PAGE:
Lynching of Eliza Woods
Woods had been Woolen's cook. When it was found that Woolen's stomach contained arsenic and that Woods had a box of rat poison at home, it was concluded that she was responsible for the death. A crowd of 1,000 was reportedly present when Woods was dragged from the jail and hanged naked in front of the courthouse. Bullets were then shot into her body. This lynching was notable both for the gender of the victim and the biracial participation of the crowd. Three years later, in 1889, Woolen's husband confessed that he had killed his wife.
- "A Woman Lynched", The New York Times, 20 August 1886.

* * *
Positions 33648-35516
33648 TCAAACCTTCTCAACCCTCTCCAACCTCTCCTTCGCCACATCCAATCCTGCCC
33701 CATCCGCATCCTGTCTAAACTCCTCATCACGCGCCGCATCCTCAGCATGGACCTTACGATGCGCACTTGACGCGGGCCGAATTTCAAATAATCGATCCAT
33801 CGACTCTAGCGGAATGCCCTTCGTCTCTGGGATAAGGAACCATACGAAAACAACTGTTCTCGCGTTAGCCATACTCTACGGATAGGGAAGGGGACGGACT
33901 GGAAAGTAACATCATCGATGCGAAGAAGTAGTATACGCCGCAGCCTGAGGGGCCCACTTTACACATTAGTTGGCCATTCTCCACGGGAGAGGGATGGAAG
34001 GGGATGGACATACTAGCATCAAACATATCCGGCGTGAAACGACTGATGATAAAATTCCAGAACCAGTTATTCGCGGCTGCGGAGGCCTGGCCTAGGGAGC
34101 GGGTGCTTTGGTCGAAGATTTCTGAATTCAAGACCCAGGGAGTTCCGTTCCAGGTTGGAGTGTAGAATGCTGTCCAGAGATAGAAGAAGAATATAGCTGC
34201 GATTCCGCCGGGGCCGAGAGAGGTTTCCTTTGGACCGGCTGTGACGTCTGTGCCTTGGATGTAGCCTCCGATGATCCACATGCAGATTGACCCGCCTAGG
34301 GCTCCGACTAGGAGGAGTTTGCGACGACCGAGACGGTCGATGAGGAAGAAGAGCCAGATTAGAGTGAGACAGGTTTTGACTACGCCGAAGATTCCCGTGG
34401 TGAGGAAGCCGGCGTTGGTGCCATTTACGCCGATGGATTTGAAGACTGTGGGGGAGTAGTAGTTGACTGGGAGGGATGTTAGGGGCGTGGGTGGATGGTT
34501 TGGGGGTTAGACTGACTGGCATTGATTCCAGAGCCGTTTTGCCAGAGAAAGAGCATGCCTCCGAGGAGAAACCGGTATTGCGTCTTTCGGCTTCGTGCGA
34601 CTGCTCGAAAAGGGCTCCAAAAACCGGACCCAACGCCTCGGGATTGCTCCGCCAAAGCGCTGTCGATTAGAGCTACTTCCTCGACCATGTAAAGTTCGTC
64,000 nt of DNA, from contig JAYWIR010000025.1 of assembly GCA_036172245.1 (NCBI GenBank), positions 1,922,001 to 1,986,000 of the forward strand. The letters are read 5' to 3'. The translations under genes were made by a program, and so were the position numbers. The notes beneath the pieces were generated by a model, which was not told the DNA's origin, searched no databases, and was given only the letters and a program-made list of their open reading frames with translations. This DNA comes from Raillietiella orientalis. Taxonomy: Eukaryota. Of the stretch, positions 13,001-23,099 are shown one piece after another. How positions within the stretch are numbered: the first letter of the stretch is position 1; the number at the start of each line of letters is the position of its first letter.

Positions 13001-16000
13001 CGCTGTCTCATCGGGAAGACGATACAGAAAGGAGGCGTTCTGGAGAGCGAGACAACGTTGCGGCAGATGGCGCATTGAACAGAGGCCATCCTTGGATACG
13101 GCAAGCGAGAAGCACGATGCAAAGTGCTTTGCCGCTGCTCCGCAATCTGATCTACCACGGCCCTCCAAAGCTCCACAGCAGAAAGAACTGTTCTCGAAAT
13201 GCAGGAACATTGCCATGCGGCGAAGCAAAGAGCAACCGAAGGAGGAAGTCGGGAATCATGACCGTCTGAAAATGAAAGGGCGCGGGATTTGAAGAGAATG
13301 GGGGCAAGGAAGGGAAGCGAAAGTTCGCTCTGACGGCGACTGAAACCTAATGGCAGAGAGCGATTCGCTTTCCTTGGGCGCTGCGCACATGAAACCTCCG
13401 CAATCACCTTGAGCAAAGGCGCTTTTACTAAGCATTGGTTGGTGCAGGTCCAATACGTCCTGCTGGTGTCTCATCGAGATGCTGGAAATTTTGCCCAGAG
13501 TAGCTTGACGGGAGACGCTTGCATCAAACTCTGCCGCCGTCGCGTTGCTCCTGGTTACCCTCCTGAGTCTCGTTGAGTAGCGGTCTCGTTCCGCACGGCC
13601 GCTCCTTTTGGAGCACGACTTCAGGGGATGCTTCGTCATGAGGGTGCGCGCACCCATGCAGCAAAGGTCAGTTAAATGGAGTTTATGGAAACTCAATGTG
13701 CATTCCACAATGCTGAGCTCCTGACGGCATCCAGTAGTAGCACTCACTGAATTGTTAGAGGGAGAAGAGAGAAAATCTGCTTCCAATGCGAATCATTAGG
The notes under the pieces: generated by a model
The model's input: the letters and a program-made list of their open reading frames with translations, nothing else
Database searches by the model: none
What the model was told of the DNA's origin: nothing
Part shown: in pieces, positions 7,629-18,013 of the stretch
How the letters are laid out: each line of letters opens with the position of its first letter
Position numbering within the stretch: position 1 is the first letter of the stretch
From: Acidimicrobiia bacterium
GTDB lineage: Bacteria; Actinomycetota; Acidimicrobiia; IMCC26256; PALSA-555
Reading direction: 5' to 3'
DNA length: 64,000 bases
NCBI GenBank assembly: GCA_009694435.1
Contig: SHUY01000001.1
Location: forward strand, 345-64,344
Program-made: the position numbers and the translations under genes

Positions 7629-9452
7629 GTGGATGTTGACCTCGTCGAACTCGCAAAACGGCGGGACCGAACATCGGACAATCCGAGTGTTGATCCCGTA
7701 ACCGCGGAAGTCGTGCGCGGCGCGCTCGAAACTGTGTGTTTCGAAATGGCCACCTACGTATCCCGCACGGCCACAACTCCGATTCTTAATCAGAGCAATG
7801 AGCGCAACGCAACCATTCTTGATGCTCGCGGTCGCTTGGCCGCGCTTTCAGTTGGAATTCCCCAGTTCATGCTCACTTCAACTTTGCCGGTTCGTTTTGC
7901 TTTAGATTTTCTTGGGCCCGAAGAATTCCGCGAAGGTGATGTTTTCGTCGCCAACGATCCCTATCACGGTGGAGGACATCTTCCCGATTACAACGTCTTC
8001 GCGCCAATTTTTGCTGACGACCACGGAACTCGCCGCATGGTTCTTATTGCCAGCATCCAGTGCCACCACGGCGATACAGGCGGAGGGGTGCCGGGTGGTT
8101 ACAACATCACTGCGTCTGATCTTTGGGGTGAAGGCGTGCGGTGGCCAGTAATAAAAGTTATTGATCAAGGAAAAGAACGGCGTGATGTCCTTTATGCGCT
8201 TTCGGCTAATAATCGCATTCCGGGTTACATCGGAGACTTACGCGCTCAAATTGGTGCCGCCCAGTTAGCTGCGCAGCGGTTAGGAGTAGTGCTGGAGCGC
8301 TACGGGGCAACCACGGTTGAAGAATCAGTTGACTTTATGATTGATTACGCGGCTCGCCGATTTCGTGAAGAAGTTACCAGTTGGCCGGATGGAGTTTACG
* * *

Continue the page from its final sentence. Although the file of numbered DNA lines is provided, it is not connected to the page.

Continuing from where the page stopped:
- Crystal Feimster. Southern Horrors: Women and the Politics of Rape and Lynching. Harvard University Press, 2009, p. 158.
- Paula J. Giddings. Ida: A Sword Among Lions. Harper Collins, 2009, pp. 117, 152.
- Ida B. Wells-Barnett. The Memphis Diary of Ida B. Wells. Beacon Press, 1995, p. 102.
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